Apr 16, 2021

Love Boat/Fantasy Island: Love Won't Hurt Anymore

During the decade that began on September 24th, 1977 and ended on February 27th, 1987, I graduated from high school and college, got my M.A. in English, spent a year on Hell-fer-Sartain, and moved to West Hollywood.  I spent my Saturday nights going on dates, going out with friends, cruising in the bars, at movies, dinners, concerts, potlucks, or as a last resort at the gym.

Only when I was sick, studying for finals, or back in Rock Island for the holidays did I find myself staying home on Saturday nights.

And when I was home on a Saturday night, I watched Gimme a Break, Love Sidney, We Got It Made, Magnum PI, anything but those nauseating anthology series, Love Boat and Fantasy Island.  

But my parents watched.  All of the older people watched.

Love Boat (1977-87) was set on a cruise ship, where the randy Captain (Gavin MacLeod), ship's doctor (Bernie Kopell), purser (Fred Grandy), bartender (Ted Lange), and activities director (Lauren Tewes) made a hobby of facilitating three heterosexual romances per episode (two serious, one funny).

A sports writer and a tennis pro, a minister and an exotic dancer, a chauffeur and his employer, a rock star and a deaf girl, a celebrity and a tabloid reporter, an advice columnist who can't find love, a magician who can't find love.  It goes on like that. For 248 episodes.

Gay people were unknown, except for an episode where two buddies are mistaken for a gay couple.  By the end of the episode, they both find love (with women).  Problem solved.

But I understand that there were there were lots of guest stars in Speedos lounging around the Cabana Deck, like perennial 1970s fave Bert Convy (top photo).

Fantasy Island (1977-84) was more of the same.  The mysterious Mr. Roarke (Ricardo Montalban, known as Khan on Star Trek) and his assistant Tattoo (Herve Villechaize) ran a tropical resort where, for an additional fee of $20,000 (waived for charity cases), he would arrange to fulfill your "fantasy."  Two or three per episode, alternating between serious and  funny.

In the early years, the fantasies involved nothing more than props and actors, as guests wanted to be Latin lovers or cowboys or movie stars.  Later, Mr. Roarke was able to travel in time, conjure up ghosts and genies, and make a deal with the goddess Aphrodite to fulfill the guests' fantasies.  The Devil even dropped.

Here, too, most fantasies ended with hetero-romance.

No gay people existed, but again, there were guest stars with their shirts off, like Bert Convy again.

I always wanted to ask the old people:  why?  Why do you need yet another dose of heterosexism?  You've already married and reproduced, your life is nearly over (actually, in 1977, my Dad was younger than I am now).  What's the "love, love, love!" brainwashing for?

An article in TV Guide explained: "Love Boat for people who live in Iowa and can't get dressed up and go out on Saturday night."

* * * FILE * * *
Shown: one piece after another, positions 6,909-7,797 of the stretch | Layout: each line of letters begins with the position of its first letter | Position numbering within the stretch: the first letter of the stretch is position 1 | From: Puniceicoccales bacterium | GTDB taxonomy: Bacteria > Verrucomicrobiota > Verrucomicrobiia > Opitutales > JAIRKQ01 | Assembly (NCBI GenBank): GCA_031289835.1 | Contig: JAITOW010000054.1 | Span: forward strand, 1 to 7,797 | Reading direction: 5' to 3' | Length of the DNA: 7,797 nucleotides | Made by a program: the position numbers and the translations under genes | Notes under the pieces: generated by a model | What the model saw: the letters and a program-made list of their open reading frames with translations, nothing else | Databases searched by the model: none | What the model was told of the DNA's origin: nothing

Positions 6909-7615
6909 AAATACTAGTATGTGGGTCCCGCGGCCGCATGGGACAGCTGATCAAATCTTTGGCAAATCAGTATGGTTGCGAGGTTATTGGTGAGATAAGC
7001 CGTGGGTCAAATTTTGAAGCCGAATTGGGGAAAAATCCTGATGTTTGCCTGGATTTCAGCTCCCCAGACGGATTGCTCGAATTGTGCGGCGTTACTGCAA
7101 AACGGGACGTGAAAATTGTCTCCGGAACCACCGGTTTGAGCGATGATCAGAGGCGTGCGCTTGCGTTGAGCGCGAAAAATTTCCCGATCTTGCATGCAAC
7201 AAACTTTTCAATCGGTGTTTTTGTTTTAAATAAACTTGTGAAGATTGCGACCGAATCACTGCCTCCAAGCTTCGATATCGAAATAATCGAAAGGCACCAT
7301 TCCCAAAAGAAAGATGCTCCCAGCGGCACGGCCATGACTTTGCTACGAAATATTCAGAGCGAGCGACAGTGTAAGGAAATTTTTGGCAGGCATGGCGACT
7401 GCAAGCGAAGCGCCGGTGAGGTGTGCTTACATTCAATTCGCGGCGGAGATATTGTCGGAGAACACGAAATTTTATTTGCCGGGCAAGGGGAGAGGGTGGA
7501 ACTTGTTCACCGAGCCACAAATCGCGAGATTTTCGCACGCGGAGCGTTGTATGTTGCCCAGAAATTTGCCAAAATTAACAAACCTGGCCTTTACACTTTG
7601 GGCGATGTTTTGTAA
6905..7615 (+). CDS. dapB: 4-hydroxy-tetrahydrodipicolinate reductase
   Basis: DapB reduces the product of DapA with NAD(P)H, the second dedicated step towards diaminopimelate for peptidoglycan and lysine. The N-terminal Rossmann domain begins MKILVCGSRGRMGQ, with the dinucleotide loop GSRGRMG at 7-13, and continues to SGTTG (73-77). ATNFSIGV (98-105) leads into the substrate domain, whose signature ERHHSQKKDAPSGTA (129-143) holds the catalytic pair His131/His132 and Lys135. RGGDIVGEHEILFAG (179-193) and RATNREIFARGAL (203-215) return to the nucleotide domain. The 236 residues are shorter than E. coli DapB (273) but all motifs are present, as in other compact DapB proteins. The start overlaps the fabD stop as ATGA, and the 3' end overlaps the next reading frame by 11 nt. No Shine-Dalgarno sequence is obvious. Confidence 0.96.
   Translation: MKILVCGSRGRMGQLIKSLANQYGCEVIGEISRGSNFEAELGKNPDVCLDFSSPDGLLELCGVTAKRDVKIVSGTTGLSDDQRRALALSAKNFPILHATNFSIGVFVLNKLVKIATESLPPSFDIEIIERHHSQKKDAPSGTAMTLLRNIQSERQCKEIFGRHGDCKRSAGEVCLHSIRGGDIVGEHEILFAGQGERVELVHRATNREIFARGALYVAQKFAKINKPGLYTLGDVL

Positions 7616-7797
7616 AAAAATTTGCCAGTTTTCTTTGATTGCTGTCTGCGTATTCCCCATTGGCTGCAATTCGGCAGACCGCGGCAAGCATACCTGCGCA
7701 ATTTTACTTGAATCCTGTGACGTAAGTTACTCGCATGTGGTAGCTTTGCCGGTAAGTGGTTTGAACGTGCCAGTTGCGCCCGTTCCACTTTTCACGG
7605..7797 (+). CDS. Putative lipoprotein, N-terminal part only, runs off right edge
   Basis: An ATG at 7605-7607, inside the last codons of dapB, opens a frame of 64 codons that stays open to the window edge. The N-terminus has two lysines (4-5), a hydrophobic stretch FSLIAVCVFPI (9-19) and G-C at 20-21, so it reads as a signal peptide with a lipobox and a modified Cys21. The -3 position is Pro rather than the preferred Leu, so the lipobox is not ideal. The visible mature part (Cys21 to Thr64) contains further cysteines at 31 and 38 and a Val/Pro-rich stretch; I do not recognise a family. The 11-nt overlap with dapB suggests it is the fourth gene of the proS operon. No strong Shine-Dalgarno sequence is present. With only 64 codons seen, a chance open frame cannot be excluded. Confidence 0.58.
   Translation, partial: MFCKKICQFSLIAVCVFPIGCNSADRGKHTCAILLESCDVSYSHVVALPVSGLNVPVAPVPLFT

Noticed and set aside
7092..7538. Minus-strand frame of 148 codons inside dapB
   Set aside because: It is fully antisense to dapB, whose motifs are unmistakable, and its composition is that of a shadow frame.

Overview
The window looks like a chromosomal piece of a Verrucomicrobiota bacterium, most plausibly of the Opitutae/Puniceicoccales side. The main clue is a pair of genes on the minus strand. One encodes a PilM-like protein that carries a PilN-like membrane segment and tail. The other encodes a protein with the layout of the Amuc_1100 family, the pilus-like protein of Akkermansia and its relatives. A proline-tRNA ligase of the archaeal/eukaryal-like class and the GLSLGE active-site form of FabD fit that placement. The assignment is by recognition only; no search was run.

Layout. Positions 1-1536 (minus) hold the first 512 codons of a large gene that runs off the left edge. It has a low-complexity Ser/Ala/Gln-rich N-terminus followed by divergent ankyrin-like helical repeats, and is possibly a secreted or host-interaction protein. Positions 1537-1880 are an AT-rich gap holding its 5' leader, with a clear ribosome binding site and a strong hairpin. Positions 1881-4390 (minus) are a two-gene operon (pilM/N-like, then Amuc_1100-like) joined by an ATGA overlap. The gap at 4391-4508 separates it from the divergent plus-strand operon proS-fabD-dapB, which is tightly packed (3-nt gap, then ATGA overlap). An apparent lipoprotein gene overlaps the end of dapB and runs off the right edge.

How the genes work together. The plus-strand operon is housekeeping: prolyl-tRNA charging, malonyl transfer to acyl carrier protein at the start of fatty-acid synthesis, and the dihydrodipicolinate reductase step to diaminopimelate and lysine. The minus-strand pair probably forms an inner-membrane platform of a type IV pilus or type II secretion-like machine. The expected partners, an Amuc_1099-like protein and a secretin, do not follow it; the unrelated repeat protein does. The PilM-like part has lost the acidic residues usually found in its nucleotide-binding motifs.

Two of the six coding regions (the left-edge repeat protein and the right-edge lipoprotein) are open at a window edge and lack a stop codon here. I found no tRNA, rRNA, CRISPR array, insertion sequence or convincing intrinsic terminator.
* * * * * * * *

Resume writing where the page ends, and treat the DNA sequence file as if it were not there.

The dig at Iowa roiled me -- hey, we had four-star restaurants, opera, theater, and the symphony!

But I understood -- these Saturday night "love, love, love!" marathons were to keep them assuaged near the end of their lives: yes, yes, it was all worthwhile, marriage and family was a noble goal, the only thing worth doing.

See also: Love, American Style and Ricardo Montalban.


  1. It was mesmerizing in a way; I watched it every week, captivated by its sheer awfulness.
    I think it also gets points for getting the title song lyric, "Welcome aboard, it's love!" past the censors.

  2. Love, exciting and new.Come aboard, we're expecting you. I don't see the sexual connotation.

  3. Teen Titans even took a dig at it with Beast Boy's acting days: "You couldn't even get me on the Love Boat, and they'll take anyone!" Trust me, Gar, your supervillain agent's doing you a solid.

    And yeah, like, any town with more than 30000 people will have a fine arts scene. Or did before it became too expensive to maintain.

  4. I hated 'Love Boat" and I wish the entire crew got ship wreck and eater by cannibals. "Fantasy Island" began as much more serious "Twilight Zone" made of tv movie "Haunts of the Very Rich". I think the appeal of both shows to older audiences is to see old time movie stars show up as guest

    1. "The Love Boat" was shipwrecked in a "very special episode." Although the trip was just following the coast from Los Angeles to Puerto Vallarta, so they weren't far from civilization.

    2. Cruise ships generally don't go to West Papua, and their cannibal rites are more or less a funeral thing. And they don't do it anymore because of prion disesses, laughing sickness.

    3. If not cannibals at least zombies or sharks I truly despised Captatin Stubbins

  5. Actually in that episode Bert is not wearing a speedo. He is wearing one of those shorts style swim trunks that was popular in the day. It just appears like it in that cap but when he gets up from that lounge chair he is wearing a regular swimsuit. Go to this link and you can see a gif o him as he gets up. https://www.boyculture.com/boy_culture/2016/04/bert-convy-love-boat.html

    1. How do you remember the exact type of swimsuit after 50 years? It must have made a major impression on you as a kid. I actually don't know much about different types of swimsuits, not enough to differentiate Speedos from others. I just said "guest stars lounging in Speedos" because it sounded clever.


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